22. rpenner Fully Wired Staff Member

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    Electrical potential is measured in volts. Electrical field strength is measured in volts per meter or in atomic-size units just a few tens of eV per Bohr radius per elementary charge, Alpha particles do their damage by using that electrostatic force to convey their momentum and kinetic energy to the material they traverse through. No kinetic energy, no danger.

    Radon, being a noble gas, doesn't have an affinity for human tissue and surfaces the way, say, its daughter products have.
    Pet theories are not allowed on the main science forum. You have been directed to our policy on that previously. The order of nucleotides in DNA is actually covalently bonded. It is the complementary strands which are hydrogen bonded to each other. Regardless, 10 eV and up is more than enough to induce covalent chemical changes, but you don't know enough biochemistry to make the claims you do.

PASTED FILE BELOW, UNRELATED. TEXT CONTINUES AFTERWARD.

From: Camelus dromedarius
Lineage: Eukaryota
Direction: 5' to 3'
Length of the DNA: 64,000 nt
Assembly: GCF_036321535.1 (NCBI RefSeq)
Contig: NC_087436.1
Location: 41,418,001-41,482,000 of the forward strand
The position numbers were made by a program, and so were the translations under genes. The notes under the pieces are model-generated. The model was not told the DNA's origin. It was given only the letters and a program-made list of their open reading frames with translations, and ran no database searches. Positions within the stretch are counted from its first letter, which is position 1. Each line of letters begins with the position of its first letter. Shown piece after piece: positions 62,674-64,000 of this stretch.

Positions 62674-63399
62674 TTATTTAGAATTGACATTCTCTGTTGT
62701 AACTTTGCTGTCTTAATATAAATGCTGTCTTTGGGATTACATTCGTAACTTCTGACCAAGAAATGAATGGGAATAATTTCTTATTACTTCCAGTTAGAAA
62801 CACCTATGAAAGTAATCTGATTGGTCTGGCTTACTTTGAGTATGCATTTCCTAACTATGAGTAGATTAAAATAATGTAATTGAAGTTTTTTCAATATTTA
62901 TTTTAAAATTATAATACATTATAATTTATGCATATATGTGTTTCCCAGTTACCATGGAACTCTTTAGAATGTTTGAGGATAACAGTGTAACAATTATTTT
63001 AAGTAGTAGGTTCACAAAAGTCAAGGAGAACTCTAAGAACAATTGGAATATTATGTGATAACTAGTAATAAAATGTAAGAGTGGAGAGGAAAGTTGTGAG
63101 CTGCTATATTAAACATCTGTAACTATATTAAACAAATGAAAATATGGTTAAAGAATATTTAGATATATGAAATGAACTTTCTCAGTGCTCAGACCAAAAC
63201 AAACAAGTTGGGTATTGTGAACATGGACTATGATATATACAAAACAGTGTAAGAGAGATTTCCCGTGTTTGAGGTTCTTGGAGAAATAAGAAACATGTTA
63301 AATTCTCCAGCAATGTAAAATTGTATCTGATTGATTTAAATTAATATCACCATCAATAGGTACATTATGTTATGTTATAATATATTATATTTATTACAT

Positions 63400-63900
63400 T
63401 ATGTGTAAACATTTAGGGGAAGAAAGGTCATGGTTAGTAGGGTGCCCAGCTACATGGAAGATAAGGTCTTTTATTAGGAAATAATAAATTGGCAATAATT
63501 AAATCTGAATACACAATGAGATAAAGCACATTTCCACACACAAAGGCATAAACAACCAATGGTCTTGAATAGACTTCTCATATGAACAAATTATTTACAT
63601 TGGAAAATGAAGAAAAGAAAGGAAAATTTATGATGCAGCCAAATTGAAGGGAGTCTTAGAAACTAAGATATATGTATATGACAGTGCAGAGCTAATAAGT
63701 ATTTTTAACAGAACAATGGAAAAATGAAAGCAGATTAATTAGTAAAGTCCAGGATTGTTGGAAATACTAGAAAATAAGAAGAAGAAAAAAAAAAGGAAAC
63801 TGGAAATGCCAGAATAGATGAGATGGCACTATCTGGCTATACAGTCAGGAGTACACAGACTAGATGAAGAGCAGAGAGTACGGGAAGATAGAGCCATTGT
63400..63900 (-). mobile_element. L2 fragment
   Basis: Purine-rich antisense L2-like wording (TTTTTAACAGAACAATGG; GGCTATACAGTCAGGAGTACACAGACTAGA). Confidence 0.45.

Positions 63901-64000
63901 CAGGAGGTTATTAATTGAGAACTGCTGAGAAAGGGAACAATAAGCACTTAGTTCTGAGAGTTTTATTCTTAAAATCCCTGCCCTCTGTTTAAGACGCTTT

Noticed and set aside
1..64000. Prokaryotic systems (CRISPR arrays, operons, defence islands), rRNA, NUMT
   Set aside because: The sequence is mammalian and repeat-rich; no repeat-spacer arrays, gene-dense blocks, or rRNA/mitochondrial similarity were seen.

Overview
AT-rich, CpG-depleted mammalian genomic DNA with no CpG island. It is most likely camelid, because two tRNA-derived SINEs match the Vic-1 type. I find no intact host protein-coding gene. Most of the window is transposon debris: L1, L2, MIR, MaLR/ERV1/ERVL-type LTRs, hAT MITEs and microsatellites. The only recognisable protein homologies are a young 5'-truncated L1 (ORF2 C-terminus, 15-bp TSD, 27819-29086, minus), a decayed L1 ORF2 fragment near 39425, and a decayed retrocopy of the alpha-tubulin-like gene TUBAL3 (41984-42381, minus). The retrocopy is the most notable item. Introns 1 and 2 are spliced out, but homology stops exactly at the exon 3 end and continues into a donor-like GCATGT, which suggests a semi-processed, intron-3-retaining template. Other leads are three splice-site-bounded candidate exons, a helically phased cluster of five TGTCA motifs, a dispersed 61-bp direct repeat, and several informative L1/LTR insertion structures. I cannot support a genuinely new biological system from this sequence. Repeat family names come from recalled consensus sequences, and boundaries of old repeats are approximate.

Obviously, I know a lot more about biochemistry, nuclear chemistry and the physics of ionizing radiation than you. I think at a minimum you have confused alpha particles with alpha particle emitters.

    Radon, being a noble gas, doesn't have an affinity to dust and smoke particles, let alone air and moisture molecules. I think at a minimum you have confused the Radon atom with its daughter products.

    But an opinion formed from your posts and attached to a chain of reasoning. If you don't want me to call your claims stupid, stop making stupid claims.

    Well that seems idiotic since it takes on the average 32 years for an atom of Radon-222 to transmute to an atom of Lead-206 and the OSHA limit for lead exposure in air is 30 µg/m³ which is 1.46 × 10^17 atoms/m³ which if those atoms were Radon-222 would mean an activity of 3 × 10^11 Bq which is 30,000 times that found in unventilated Uranium mines. There is no reasoning or support for your that the main danger of Radon exposure is lead poisoning.
    https://www.cdc.gov/niosh/topics/lead/limits.html
    https://www.epa.gov/air-trends/lead-trends